London, 1854. It is late summer. In the crowded neighborhood of Soho, an infant gets sick, and her distracted and tired mother tosses the baby’s soiled diapers in a cesspool in the apartment building’s basement. Within three weeks, as a direct result of that action, over 600 people will be dead.
Those three weeks spanned the Broad Street Cholera Outbreak of 1854. It is by no means the deadliest or largest cholera outbreak in history; some historical outbreaks count their dead in the tens – or even hundreds – of thousands. Neither was the 1854 Outbreak the first or last of its kind. It is, however, the most important cholera outbreak in history. Why? Because of this man.
His name was Dr. John Snow, and his work has saved untold multitudes from a horrific death. Odds are that you’ve never even heard of him (though you probably have heard of Jon Snow, the nine-hundred and ninety-eighth head of the Night’s Watch; totally different guy). But let me back up a bit and say a few words about scientific thought at the time.
Though the idea of germs, viruses, and bacteria seem so simple and obvious to us, they are comparatively recent discoveries and took even longer to gain widespread acceptance. While germ theory, the notion that some diseases are caused by teeny tiny creatures that invade us, had been proposed in the mid-16th century, in 1854 London, most educated
people still firmly believed that disease was caused either by physical contact or by miasma, poisoned air that floated around, settled over an area, and proceeded to make those in the area sick with whatever disease it held. The idea of miasma dates back to ancient times in various areas of the world. Endemic to the idea of miasma is a certain amount of snobbery: since the poor were considered to be dirty, living in filth, and of lower moral and mental character than the well-to-do, they were, of course, more likely to attract this poisoned air to their dwellings. Now, 1850s London probably smelled pretty terrible, and bad enough smells can indeed make you feel ill to the point of nausea, so I, at least, can definitely understand how people working without our modern knowledge and instruments might come to a conclusion that strikes us as, frankly, silly.
So there it is. When people started falling ill in Soho in 1854 and dying within a matter of hours (often having lost up to 1/3 of their body weight in that short time), the consensus was that a cloud of poisoned air was hovering over the neighborhood, striking down the residents. Enter Dr. John Snow, a local and well-respected physician who was already admired for his groundbreaking work on anesthesiology; he believed that cholera was spread, not through noxious gases, but rather, through water. He had first publicized this theory 6 years earlier, in 1849, but his essay to that effect went all but unnoticed (academics of the time did not find his proof compelling enough in light of hundreds of years of belief in miasma). Now, however, Dr. Snow was there at Ground Zero, as it were, with the ability to go door-to-door, mapping the pattern of the outbreak and examining what those who fell ill had in common: they all drank from the Broad Street water pump, which had a reputation for tasting better than the other nearby pumps, thus causing London residents to go out of their way to use its water. He created one of the earliest known dot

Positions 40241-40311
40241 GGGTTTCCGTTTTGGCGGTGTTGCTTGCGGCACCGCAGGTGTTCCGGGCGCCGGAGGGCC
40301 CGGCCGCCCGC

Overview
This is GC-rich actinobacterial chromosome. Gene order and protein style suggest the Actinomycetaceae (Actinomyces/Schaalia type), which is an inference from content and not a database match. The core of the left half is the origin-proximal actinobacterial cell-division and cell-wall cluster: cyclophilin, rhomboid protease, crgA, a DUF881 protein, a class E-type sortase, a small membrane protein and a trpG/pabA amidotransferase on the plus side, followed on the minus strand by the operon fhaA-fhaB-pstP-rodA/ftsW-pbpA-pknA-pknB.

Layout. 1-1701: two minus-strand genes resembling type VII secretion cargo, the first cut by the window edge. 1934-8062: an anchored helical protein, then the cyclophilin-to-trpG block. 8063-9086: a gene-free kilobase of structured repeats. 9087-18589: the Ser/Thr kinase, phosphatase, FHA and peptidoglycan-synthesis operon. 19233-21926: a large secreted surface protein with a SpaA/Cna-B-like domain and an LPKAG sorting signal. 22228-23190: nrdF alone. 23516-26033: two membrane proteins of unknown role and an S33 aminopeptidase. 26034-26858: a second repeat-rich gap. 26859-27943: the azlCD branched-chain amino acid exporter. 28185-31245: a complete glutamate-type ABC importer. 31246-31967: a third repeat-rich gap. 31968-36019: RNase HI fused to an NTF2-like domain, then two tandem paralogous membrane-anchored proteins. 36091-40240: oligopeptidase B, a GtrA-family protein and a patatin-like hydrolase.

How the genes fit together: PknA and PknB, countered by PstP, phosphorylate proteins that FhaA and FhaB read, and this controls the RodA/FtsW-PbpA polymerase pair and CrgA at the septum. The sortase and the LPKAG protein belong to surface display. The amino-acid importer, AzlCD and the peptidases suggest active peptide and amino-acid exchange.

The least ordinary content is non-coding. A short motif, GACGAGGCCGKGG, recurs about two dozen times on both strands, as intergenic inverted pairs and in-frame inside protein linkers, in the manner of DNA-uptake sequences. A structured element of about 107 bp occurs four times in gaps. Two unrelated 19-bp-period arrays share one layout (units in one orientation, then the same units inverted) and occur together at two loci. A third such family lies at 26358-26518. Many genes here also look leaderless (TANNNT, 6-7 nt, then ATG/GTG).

maps (image to the right) in order to set down and study the geographic relationships of the deaths. His studies of the pattern of the outbreak were enough to convince the local council to temporarily disable the pump by removing the handle, which may not have been the cause of the end of the outbreak (as the number of deaths were decreasing already), but certainly punctuated it nicely. While not all were convinced of Snow’s waterborne theory – in fact, most weren’t, including the council that had removed the pump handle, and many clung to the idea of miasma for a while longer – this was the first time that cholera’s disease vector had been correctly identified. Snow, however, never lived to see the widespread adoption of his theory, dying at the age of 45 a mere four years after the outbreak.
Unfortunately, cholera is not a disease that we can discuss solely in the past tense yet. While virtually unknown, unseen, and easily cured in the United States (and most developed nations) today, cholera still kills tens of thousands of people every year. This very month (September 2015) there is an ongoing cholera epidemic in Tanzania that has killed at least 13 and sickened almost 1000 people.
The story of cholera, Dr. John Snow and the Broad Street Outbreak is capably retold by The Ghost Map: The Story of London's Most Terrifying Epidemic--and How It Changed Science, Cities, and the Modern World by Steven Johnson. Though first-hand accounts of the outbreak are rare (most documentation of the outbreak is in dry and perfunctory death notices), Johnson manages to evoke an accurate, unflinching, and surprisingly emotional image of the loss, helplessness, and terror that ruled Soho while the disease raged unchecked in those last weeks of summer in 1854. He includes fascinating asides that add context and flavor to the story, ranging from the history of the London underclass and the construction of London’s sanitation system, to discussion of possible modern parallels and of the sustainability of large cities in the modern era. While his attempt to connect his paean to city life towards the end of the book to the story of the outbreak was a bit thin (this guy really loves living in New York), his points were interesting enough that I forgive him the indulgence. Unless you’ve got a really weak stomach (the descriptions of what cholera sufferers endure before their inevitable deaths are pretty rough), I highly recommend this book.